Don’t leave Attalla without checking out other attractions. Go wild at Tigers for Tomorrow (708 County Rd. 345; 256-524-4150), an exotic animal preserve, sanctuary and environmental learning center with more than 100 animals, including bears, tigers and other big cats. The center is as much about education as it is entertainment. Next, visit downtown Attalla and step into the past with a stop in any of the antiques stores lining the streets. Enjoy a lazy float down the tree-lined beauty of Big Wills Creek via kayak or canoe courtesy of Big Wills Outfitters (2881 Wesson Gap Rd.; 256-538-3226).
Meander Through the Middle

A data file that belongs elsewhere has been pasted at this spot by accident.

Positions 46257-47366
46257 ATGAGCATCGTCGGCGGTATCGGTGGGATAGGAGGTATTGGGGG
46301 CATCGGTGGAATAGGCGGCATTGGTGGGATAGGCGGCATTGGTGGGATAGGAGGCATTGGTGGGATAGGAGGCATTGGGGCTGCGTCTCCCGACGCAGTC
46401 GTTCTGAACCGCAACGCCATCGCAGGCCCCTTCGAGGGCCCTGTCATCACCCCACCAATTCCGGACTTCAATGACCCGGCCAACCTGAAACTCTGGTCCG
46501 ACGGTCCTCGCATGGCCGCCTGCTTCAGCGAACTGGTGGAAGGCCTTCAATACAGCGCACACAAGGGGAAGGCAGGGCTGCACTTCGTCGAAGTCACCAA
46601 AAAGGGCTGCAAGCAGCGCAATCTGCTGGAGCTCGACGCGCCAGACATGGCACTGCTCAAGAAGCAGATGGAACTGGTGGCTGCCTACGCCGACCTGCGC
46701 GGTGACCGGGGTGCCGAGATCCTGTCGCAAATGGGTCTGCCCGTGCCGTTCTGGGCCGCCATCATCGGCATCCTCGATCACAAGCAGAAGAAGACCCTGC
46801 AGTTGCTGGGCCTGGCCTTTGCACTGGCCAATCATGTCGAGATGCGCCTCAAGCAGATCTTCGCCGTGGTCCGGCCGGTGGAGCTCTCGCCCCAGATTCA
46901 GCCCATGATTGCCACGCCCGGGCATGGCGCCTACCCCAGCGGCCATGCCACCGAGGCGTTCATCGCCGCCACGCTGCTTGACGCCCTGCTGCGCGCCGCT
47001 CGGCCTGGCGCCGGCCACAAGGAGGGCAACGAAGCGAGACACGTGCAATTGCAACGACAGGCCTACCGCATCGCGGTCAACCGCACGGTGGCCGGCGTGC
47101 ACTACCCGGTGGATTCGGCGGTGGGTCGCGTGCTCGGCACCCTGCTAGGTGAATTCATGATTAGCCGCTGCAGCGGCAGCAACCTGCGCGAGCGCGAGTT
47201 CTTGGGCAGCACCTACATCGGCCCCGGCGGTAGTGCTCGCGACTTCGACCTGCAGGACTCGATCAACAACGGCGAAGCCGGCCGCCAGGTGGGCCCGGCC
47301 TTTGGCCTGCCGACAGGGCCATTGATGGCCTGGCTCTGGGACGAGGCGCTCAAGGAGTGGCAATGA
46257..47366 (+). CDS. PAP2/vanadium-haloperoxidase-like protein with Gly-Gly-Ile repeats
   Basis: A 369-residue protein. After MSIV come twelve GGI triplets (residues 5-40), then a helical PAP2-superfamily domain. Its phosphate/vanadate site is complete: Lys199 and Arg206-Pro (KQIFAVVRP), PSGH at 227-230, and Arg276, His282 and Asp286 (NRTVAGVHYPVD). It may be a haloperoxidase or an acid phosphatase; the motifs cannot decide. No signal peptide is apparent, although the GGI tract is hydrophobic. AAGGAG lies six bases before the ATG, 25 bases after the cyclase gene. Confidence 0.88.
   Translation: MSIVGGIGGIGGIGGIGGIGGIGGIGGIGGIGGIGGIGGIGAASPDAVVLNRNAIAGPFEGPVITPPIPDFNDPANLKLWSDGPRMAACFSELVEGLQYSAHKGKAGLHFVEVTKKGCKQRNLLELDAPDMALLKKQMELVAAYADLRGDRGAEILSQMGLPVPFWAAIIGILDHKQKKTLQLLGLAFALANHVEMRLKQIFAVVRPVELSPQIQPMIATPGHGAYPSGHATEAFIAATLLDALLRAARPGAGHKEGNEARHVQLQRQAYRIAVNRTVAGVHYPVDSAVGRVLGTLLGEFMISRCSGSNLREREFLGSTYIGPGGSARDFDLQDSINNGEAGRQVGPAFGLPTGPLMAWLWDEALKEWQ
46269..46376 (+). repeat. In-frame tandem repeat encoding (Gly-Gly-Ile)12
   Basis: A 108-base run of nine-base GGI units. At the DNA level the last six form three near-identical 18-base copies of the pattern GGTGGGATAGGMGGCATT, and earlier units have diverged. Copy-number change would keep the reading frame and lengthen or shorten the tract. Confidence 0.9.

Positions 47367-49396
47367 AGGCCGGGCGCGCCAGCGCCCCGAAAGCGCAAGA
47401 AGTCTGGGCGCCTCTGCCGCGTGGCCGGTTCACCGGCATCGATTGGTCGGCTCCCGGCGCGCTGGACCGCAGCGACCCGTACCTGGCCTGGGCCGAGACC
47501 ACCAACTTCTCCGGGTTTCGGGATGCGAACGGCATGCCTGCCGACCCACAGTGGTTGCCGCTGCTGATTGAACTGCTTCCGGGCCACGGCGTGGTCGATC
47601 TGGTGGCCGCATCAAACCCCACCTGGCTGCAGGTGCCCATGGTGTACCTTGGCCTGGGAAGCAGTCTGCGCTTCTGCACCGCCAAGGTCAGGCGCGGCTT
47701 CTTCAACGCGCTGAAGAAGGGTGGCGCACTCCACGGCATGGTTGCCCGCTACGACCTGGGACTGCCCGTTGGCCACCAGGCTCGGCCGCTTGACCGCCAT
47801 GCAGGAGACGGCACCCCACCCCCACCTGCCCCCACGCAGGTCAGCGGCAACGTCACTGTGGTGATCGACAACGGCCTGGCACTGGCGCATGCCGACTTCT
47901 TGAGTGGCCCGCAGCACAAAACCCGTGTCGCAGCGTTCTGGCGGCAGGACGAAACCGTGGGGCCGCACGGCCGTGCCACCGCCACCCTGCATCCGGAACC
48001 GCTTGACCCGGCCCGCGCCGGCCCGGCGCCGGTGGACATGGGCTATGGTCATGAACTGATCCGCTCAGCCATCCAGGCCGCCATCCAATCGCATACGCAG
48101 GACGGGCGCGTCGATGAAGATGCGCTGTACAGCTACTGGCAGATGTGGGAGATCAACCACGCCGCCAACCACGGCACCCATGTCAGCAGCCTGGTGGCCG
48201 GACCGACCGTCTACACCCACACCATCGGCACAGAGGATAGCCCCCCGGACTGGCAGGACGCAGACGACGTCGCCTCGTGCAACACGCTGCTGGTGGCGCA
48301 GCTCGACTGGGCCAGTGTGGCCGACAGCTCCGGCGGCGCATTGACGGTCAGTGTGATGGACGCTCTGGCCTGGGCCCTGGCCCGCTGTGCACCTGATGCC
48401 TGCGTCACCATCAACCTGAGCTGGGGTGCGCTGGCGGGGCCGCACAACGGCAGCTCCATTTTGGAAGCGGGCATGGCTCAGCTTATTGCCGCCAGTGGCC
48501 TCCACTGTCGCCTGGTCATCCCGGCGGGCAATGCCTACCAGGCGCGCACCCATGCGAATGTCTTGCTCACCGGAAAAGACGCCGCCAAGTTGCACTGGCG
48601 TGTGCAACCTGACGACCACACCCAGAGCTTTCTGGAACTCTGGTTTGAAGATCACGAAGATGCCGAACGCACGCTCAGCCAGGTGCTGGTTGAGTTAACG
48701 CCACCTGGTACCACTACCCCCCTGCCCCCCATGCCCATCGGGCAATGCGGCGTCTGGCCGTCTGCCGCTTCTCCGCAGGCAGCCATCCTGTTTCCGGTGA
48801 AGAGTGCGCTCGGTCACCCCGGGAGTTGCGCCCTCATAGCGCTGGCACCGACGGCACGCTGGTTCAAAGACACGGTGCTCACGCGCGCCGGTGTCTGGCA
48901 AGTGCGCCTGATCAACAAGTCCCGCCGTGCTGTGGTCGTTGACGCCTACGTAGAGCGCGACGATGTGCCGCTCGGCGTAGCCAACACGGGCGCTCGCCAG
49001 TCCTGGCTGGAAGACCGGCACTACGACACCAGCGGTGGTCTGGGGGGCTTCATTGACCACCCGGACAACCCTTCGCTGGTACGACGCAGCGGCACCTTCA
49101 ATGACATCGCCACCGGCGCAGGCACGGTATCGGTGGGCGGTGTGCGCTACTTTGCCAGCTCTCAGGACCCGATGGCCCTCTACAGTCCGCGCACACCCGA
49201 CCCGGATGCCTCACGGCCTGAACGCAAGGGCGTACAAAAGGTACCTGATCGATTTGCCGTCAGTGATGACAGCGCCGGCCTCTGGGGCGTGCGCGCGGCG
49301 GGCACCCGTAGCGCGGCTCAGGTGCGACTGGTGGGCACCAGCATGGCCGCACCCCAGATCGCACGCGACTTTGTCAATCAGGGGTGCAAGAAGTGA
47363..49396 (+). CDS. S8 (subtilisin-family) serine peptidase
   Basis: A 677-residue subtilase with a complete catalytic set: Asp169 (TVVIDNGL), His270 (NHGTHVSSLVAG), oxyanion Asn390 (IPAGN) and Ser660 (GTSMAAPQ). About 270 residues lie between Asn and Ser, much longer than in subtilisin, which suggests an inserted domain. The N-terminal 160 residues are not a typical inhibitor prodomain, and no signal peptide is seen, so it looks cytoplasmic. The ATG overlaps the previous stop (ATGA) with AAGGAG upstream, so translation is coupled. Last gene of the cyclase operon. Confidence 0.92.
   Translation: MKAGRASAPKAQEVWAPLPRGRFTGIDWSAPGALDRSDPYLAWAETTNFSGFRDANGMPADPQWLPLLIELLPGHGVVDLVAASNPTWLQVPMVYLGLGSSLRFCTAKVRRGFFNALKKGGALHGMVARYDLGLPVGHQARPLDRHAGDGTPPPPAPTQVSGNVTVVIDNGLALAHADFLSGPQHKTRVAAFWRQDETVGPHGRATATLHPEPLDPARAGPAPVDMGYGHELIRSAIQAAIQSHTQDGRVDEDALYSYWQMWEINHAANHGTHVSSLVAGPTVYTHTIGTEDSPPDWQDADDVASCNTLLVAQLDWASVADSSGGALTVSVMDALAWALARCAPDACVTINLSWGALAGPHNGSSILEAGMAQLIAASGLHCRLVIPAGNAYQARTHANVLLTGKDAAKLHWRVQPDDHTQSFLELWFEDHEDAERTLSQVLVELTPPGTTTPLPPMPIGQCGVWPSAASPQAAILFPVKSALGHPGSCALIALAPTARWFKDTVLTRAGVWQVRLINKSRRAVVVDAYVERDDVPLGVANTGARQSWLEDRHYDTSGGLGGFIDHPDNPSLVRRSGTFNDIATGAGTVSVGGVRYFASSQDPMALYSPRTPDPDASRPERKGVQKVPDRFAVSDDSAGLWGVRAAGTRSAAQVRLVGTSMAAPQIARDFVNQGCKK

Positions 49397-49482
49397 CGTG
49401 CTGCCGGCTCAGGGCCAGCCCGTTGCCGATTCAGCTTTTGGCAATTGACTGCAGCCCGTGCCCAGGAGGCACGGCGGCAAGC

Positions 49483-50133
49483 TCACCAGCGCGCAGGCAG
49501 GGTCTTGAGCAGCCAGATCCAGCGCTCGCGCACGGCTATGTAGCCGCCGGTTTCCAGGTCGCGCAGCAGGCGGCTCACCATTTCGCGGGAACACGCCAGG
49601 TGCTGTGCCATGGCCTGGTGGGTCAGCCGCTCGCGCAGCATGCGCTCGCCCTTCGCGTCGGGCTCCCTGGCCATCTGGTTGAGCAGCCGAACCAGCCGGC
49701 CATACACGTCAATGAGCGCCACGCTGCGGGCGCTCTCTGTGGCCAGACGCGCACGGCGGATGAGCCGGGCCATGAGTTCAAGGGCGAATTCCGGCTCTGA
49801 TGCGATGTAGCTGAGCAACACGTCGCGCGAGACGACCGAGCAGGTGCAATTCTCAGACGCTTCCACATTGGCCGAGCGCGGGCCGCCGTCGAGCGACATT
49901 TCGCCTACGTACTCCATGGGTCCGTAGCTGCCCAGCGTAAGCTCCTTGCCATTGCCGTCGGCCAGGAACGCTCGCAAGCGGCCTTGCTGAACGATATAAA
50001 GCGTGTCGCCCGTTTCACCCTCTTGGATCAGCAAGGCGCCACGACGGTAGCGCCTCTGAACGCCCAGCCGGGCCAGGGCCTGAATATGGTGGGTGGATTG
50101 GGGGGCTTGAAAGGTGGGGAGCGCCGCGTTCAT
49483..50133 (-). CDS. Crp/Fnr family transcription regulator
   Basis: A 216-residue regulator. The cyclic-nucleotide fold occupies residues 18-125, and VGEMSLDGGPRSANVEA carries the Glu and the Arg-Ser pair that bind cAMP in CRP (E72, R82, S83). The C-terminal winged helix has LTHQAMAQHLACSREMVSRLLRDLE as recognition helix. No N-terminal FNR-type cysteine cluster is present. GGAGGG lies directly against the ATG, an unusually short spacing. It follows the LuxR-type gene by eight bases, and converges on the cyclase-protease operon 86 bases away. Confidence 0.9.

Ask Bill Bailey, owner of Hidden Meadow Vineyard (664 County Rd. 606; 205-688-4648) in Jemison, what his favorite wine is, and he’ll tell you, “Whatever’s in my glass!” It’s the answer of a wine lover, and this passion is poured into every wine his vineyard creates. Hidden Meadow has five acres of vines; 85 percent of them produce three varieties of muscadines and the rest grow Cynthiana (also called Norton) grapes. Proudly situated in Chilton County, home of some of the South’s tastiest peaches, Hidden Meadow also makes a peach wine from local fruit. It’s heavy on ripe peach flavor, but still light with the slightly acidic finish you want in a wine, and is consistently one of the winery’s best sellers. The other is Smith Ridge White, a refreshing wine that’s packed with the unmistakable rich, sweet-tart punch of white Carlos muscadines.